Sunday, November 01, 2015

Fixing My Leaks

Every poker player has leaks. Leaks are plays you make that are not major errors, but are small mistakes that leak the profits out of your metaphorical money bucket. The more leaks you can fix the better your results will be.

Here are a few leaks I have:

- I don't pay close enough attention when I am not in a hand
- I don't closely examine my opponents for physical tells
- I don't focus hard enough on not giving off any physical tells
- I act too quickly sometimes
- I sometimes make calls with draws when the pot odds are not there
- I play too many suited connectors and suited gappers in early position (the combo of this one and they previous one is a actually a pretty big problem).
- After I've called $5 pre-flop I'm too willing to call a substantial raise with a hand that doesn't justify it

- I chicken out on some bluffs
- I don't three bet enough pre-flop
- I slow play the turn too often with huge hands hoping to induce bluff or otherwise encourage bets
- I give my opponents too much credit

The main ways I work on fixing my leaks are:

- Doing analysis away from the table (this is one of my major strengths)
- Talking over key hands with other skilled players
- Reading poker books and articles

Recently I've added a new tool - I've joined a subscription poker training website It's $30 a month which feels like a lot for a bunch of web videos and articles (i.e. the kind of stuff we're all used to being free with ads), but I'd read a few dozen articles by the owner/main guy (Bart Hanson) and they're all filled with solid advice.

Equally important is that just about the entire content catalog is geared towards in person no limit cash games and Bart's main experience comes from games in the $3/$5, $5/$10 or $10/$20 games in Southern California which are very similar to the games I'm playing. Many of the training sites are focused on how to beat online 6-max no limit games where the players are much, much tougher across the board or tournaments which doesn't really appeal to me at this point.

I had one pot that I won Friday that I would not have if not for watching the few videos I have thus far. I had AT suited and called a raise to $20 in the cutoff that came from a player just to my right. The big blind called as did the one limper. The flop came down K 8 3 with three different suits and the preflop raiser bet $30. With two players left to act and having missed the flop completely this could easily be a simple muck.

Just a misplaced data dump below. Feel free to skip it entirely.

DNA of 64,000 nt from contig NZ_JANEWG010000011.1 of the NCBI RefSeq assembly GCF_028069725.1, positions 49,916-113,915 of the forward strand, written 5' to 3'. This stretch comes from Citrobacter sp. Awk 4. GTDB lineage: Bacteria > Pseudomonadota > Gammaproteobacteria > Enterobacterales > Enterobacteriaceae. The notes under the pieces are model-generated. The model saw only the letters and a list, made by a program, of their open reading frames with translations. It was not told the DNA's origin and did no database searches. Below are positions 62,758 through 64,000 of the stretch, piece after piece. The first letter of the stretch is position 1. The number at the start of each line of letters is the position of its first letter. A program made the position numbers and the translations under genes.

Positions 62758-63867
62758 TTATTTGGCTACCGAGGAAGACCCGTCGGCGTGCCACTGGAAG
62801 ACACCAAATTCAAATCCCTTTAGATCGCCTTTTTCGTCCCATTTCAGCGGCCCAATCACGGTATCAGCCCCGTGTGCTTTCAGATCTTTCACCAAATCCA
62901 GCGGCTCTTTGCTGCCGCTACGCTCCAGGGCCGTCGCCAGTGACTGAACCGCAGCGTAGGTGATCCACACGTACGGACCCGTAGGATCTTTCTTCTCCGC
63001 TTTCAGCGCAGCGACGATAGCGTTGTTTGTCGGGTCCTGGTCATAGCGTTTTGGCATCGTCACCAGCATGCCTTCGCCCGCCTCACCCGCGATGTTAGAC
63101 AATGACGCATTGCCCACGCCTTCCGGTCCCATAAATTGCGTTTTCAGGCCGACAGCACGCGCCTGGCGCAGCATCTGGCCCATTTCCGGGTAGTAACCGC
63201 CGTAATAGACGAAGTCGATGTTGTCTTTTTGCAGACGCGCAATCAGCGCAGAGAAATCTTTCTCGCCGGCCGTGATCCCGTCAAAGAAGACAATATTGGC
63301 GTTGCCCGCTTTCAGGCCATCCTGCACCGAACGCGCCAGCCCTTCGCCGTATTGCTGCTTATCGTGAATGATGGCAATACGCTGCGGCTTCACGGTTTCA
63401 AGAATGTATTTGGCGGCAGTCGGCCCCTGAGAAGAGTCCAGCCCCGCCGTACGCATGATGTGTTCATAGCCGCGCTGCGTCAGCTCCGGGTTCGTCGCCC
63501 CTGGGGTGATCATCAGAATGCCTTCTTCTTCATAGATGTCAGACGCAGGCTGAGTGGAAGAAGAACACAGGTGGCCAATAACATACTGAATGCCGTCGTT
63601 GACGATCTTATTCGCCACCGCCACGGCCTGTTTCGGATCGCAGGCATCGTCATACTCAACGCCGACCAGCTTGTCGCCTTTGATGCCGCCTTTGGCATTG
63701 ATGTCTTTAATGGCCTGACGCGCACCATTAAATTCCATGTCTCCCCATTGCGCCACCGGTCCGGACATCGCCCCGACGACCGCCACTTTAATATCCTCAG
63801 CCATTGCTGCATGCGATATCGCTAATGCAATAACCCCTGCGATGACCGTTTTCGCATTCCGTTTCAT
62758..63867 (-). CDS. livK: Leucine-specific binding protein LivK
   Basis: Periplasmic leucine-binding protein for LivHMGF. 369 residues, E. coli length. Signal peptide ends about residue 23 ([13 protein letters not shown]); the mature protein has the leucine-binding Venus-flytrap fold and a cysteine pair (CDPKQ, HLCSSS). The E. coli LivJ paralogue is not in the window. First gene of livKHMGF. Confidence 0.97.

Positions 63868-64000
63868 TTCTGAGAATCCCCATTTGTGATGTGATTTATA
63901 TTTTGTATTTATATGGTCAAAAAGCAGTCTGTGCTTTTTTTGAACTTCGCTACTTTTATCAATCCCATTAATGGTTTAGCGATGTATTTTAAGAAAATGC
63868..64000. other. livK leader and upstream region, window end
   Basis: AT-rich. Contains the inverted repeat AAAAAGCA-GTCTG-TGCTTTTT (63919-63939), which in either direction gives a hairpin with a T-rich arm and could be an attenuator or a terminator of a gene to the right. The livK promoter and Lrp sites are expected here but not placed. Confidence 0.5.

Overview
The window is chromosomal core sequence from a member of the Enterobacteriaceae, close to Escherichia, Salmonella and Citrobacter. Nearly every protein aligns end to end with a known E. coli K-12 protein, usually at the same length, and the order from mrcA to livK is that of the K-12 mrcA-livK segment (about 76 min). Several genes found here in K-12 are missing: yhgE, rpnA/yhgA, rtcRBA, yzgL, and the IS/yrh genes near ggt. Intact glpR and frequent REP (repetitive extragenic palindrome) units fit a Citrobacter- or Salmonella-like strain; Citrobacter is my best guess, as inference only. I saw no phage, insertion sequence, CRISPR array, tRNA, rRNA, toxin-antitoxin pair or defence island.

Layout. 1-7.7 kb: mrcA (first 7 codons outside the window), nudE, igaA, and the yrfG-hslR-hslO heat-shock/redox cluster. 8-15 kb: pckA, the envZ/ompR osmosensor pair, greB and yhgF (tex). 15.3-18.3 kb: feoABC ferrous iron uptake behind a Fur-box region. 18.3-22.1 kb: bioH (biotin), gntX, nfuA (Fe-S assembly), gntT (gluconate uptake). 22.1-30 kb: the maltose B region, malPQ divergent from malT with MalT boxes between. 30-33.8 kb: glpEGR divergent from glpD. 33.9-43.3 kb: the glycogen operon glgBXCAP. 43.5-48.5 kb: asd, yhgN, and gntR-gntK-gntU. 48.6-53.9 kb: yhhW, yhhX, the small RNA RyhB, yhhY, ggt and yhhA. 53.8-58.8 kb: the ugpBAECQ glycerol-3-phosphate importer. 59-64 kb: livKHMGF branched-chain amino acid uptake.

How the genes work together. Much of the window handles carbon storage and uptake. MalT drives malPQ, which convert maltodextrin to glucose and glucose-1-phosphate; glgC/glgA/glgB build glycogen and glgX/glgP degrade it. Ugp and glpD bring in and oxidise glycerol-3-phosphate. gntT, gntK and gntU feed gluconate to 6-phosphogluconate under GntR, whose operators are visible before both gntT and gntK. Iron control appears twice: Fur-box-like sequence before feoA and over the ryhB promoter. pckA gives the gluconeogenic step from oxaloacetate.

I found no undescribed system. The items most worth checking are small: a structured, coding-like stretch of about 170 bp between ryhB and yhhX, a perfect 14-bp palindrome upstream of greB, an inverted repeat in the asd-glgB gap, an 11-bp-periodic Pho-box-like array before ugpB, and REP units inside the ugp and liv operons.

But one of the videos I'd watched touched on how K X X dry boards hit late position preflop raisers range way less often than A X X board because most players are folding anything worst than KT or K9s, but will play any Ax in late or middle late position. This is actually a pretty simple thing. You can explain it in one sentence to anyone who is not a novice. But I don't think it's something that I've explicitly thought through before. I have not been on the lookout for K high dry boards. But in this instance I did have it top of mind. I raised to $75, both other players folded and when it got back to the raiser he thought for a moment and mucked. From his perspective my raise looks really strong - I called raise preflop and then raised the preflop raiser with two other players in the pot. It's hard for him to put me on worse than a strong K.

In the end I picked up $90 I would not have so I figure Bart Hanson is going to get at least three months out of me before I cancel.

I had another big hand where I corrected an error I've made previously. There was one $5 caller from a very loose player and then a raise to $20 from a tight passive player. Mr. Tight had $95 in front of him and Mr. Loose had about $600. Mr. Loose had just called an all in of $140 with Q3 suited after calling $5 preflop and won. I looked down at QQ and raised to $50. Normally I'd probably go to $60 here, but I intentionally made a smaller raise so that if Mr. Tight went all in, which I fully expected him to do given his stack size, I'd be able to hit it again against Mr. Loose who I figured very well might call my raise to $50. In the past I've made the mistake of raising just a little too much vs a short stack, leaving myself in a spot where I couldn't put the heat on a third player because the short stack all in was not a full raise.

Like clockwork, Mr. Loose called, Mr Tight went all in for $95, and I pumped it up to $225. Mr. Loose called and I hoped for a favorable flop. When the board came out I was looked at T 7 4 rainbow and to my surprise Mr. Loose shoved for $375! I really had no idea what kind of hand would limp for $5, call $45 more and then call another $175, but I figured that any hand that could beat me would probably check the flop so  I quickly called. The turn was a K and the river was a 9. When the cards got turned over Mr. Loose showed JJ and Mr. Tight had AK. So I lost the $300 in the main pot, but won the $750 side pot.

In the end I won about $700 on the night over 6 hours and had a lot of fun playing.

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